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Management of atrial fibrillation in critically ill patients


Arrigo, Mattia; Bettex, Dominique; Rudiger, Alain (2014). Management of atrial fibrillation in critically ill patients. Critical Care Research and Practice, 2014:840615.

Abstract

Atrial fibrillation (AF) is common in ICU patients and is associated with a two- to fivefold increase in mortality. This paper provides a reappraisal of the management of AF with a special focus on critically ill patients with haemodynamic instability. AF can cause hypotension and heart failure with subsequent organ dysfunction. The underlying mechanisms are the loss of atrial contraction and the high ventricular rate. In unstable patients, sinus rhythm must be rapidly restored by synchronised electrical cardioversion (ECV). If pharmacological treatment is indicated, clinicians can choose between the rate control and the rhythm control strategy. The optimal substance should be selected depending on its potential adverse effects. A beta-1 antagonist with a very short half-life (e.g., esmolol) is an advantage for ICU patients because the effect of beta-blockade on cardiovascular stability is unpredictable in those patients. Amiodarone is commonly used in the ICU setting but has potentially severe cardiac and noncardiac side effects. Digoxin controls the ventricular response at rest, but its benefit decreases in the presence of adrenergic stress. Vernakalant converts new-onset AF to sinus rhythm in approximately 50% of patients, but data on its efficacy and safety in critically ill patients are lacking.

Abstract

Atrial fibrillation (AF) is common in ICU patients and is associated with a two- to fivefold increase in mortality. This paper provides a reappraisal of the management of AF with a special focus on critically ill patients with haemodynamic instability. AF can cause hypotension and heart failure with subsequent organ dysfunction. The underlying mechanisms are the loss of atrial contraction and the high ventricular rate. In unstable patients, sinus rhythm must be rapidly restored by synchronised electrical cardioversion (ECV). If pharmacological treatment is indicated, clinicians can choose between the rate control and the rhythm control strategy. The optimal substance should be selected depending on its potential adverse effects. A beta-1 antagonist with a very short half-life (e.g., esmolol) is an advantage for ICU patients because the effect of beta-blockade on cardiovascular stability is unpredictable in those patients. Amiodarone is commonly used in the ICU setting but has potentially severe cardiac and noncardiac side effects. Digoxin controls the ventricular response at rest, but its benefit decreases in the presence of adrenergic stress. Vernakalant converts new-onset AF to sinus rhythm in approximately 50% of patients, but data on its efficacy and safety in critically ill patients are lacking.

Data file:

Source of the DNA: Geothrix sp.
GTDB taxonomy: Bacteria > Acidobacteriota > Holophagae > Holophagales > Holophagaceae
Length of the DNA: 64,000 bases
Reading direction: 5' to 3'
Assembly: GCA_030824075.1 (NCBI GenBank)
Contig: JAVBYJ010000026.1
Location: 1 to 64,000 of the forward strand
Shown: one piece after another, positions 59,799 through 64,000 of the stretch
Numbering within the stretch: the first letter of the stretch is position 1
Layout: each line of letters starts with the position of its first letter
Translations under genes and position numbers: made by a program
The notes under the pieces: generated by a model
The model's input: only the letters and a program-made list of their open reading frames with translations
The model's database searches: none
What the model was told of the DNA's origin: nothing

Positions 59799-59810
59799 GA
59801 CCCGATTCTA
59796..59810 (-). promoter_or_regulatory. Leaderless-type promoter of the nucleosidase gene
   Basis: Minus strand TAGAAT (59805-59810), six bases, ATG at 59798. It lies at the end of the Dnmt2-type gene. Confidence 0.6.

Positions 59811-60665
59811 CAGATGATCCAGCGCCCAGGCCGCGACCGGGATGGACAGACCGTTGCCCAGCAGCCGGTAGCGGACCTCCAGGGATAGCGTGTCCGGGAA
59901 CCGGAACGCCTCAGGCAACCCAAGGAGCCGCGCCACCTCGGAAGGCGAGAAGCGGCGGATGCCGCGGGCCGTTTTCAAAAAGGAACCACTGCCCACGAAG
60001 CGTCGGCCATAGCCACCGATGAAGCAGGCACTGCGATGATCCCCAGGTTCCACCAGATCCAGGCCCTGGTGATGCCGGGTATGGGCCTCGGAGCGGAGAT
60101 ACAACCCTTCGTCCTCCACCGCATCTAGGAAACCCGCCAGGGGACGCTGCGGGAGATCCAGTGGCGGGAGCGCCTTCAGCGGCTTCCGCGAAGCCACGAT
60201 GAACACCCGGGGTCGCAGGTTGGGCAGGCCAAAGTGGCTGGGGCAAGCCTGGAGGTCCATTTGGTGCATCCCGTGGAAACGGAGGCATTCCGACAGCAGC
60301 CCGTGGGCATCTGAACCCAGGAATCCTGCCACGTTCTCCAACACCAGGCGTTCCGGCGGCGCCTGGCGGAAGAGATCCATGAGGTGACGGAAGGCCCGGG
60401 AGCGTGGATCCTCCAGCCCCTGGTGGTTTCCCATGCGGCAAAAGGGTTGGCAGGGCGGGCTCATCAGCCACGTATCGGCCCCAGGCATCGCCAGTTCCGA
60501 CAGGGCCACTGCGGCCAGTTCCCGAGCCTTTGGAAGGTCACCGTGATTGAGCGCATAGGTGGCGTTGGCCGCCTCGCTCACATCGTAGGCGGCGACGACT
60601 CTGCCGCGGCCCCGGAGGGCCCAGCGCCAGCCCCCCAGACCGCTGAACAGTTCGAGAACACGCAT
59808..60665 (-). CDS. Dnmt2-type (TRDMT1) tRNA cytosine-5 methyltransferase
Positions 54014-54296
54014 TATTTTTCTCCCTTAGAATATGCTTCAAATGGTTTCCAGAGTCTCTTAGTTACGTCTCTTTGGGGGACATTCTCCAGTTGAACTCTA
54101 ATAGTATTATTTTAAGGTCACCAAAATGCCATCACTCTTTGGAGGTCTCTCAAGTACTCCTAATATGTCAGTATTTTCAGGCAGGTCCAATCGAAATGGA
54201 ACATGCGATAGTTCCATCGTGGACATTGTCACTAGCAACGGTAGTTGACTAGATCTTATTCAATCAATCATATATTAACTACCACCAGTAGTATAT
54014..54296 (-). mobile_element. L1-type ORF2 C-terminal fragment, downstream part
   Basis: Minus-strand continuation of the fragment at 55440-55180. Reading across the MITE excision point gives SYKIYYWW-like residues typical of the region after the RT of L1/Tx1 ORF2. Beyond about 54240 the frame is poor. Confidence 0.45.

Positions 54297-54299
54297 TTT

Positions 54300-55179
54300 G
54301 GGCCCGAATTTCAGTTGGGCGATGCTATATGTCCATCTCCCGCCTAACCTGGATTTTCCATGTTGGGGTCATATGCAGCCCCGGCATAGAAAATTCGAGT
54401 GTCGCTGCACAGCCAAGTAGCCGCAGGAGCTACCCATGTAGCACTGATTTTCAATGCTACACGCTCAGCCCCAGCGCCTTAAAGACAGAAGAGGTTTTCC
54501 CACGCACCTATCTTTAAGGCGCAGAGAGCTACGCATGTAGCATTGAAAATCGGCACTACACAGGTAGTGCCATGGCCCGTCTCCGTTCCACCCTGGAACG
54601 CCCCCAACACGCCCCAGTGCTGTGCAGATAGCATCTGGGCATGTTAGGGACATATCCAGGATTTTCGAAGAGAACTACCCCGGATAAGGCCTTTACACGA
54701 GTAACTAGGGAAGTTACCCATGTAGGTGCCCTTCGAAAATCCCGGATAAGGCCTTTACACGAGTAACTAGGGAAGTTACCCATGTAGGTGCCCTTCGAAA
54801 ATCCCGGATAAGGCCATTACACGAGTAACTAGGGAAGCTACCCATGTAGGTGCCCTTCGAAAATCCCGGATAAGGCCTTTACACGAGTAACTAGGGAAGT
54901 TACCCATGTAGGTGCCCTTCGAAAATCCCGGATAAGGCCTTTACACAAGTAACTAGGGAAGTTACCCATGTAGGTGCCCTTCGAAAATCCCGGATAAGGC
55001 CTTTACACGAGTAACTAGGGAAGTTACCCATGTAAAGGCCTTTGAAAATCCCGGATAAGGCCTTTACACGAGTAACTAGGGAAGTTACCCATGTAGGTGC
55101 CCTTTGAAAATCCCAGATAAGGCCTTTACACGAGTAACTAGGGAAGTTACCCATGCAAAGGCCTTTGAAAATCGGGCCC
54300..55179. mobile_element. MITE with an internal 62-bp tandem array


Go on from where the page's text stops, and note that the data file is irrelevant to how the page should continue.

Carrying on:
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Additional indexing

Item Type:Journal Article, refereed, further contribution
Communities & Collections:04 Faculty of Medicine > University Hospital Zurich > Clinic for Cardiology
04 Faculty of Medicine > University Hospital Zurich > Institute of Anesthesiology
Dewey Decimal Classification:610 Medicine & health
Language:English
Date:2014
Deposited On:13 Feb 2014 09:08
Last Modified:06 Aug 2017 02:46
Publisher:Hindawi Publishing Corporation
ISSN:2090-1305
Free access at:PubMed ID. An embargo period may apply.
Publisher DOI:https://doi.org/10.1155/2014/840615
PubMed ID:24527212

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